Sullivan was born in 1946 in Greenville, South Carolina, to a mathematics professor father and a piano teacher mother. As a child his instruments were piano and guitar. He remembers watching “Alfred Hitchcock Presents” shortly after his parents bought a television set in the 1950s, and succumbing to the music in “Vertigo,” “North by Northwest,” and “Psycho.”

After earning a bachelor’s degree in English literature and music from Furman College in Greenville, he earned a Ph.D. in English and Comparative Literature at Columbia University. His Ph.D. thesis, a study of supernatural stories in 19th century England, was the basis for his book “Elegant Nightmares.” In 1974 he took a course with theologian and biographer Donald Spoto, who has published several books on Hitchcock, at New York’s New School. Spoto inspired him to become a Hitchcock scholar.

Sullivan’s wife, Robin Bromley, is executive editor of “The Grapevine,” the magazine of Alcoholics Anonymous. The couple’s children are Geoffrey, 12, and David, 11.

Head of Rider University’s American Studies Department, Sullivan has taught enthusiastically at Westminster Choir College since 1992, when it merged with Rider University. “I became a fan of Westminster Choir College when I first moved to New York in 1969 and heard the choir perform with the New York Philharmonic,” he says. “When the merger took place, I ran to the phone and asked the dean if I could do something there.” Sullivan’s Wednesday night film course has become a staple at the choir college and has inspired one of his students to create the website: www. Hitchcocksmusic.com.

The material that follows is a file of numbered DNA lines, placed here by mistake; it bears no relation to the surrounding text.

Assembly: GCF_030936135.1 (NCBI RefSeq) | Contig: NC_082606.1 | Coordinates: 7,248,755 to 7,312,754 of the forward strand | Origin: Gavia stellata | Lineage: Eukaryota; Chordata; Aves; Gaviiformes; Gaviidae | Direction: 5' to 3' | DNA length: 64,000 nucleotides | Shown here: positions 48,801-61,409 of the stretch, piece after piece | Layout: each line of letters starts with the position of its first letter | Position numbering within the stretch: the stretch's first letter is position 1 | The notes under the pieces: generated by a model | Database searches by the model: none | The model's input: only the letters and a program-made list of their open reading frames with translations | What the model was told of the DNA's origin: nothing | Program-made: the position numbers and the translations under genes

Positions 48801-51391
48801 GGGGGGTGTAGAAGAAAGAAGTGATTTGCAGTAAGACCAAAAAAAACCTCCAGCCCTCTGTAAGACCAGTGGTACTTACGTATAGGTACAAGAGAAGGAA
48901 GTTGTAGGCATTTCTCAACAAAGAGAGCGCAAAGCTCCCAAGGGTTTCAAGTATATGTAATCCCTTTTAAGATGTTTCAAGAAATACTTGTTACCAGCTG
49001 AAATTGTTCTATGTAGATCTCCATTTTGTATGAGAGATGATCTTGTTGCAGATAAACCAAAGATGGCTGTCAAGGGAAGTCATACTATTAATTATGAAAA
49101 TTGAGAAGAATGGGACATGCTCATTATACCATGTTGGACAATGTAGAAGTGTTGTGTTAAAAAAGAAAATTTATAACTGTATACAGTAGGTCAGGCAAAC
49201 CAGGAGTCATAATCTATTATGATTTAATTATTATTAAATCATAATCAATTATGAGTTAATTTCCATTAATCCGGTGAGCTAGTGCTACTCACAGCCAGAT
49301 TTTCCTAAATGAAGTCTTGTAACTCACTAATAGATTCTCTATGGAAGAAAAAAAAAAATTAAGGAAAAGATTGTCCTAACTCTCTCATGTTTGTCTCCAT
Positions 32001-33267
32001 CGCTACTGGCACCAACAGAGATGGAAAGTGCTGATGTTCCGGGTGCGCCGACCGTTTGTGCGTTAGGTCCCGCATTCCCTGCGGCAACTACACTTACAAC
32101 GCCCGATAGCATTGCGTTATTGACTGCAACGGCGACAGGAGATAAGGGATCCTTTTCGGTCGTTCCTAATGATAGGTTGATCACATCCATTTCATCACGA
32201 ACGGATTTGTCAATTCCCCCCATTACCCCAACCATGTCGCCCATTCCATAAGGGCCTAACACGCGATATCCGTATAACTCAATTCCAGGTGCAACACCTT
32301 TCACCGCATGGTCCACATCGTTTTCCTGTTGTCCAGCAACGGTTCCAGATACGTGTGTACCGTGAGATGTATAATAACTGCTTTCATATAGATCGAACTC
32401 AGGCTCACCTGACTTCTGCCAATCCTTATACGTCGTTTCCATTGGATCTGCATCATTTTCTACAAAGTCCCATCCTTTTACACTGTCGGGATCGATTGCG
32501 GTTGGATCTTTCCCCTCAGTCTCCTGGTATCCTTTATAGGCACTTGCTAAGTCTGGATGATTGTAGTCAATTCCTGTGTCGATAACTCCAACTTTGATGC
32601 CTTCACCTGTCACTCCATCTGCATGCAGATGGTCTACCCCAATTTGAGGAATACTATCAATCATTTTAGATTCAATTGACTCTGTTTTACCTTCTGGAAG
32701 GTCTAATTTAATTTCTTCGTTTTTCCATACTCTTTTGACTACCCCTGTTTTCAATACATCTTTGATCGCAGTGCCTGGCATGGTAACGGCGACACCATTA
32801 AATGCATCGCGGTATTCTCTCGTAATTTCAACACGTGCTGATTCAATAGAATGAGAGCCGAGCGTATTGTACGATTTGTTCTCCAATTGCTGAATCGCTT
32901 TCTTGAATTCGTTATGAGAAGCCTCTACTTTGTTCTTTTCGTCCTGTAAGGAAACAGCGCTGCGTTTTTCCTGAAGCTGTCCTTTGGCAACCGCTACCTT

“In the book I tried to do what Hitchcock did — appeal to different audiences,” Sullivan says. “Hitchcock was unusual in appealing to both intellectuals and general audiences, and to all multiple generations — my kids, my students, older folks. Younger ones, and those in the middle. I tried to pitch the book to everybody: scholars, movie lovers, Hitchcock specialists, and groupies.”

Every serious fan of Hitchcock needs this book. Its movie-by-movie account of Hitchcock’s music reveals how the director made sight and sound work together for riveting enticements into suspense.

And in case you have questions not covered in “Hitchcock’s Music,” Jack Sullivan can explain further. He knows more than he could fit into some 300 judiciously-footnoted pages.

Hitchcock’s Music, Thursday, January 25, 7 p.m., Barnes & Noble, MarketFair, West Windsor, and Monday, February 19, 4:30 p.m, Rider University Student Center Art Gallery. Jack Sullivan introduces his new book about the innovations Alfred Hitchcock created in film music. www.bn.com or 609-716-1570.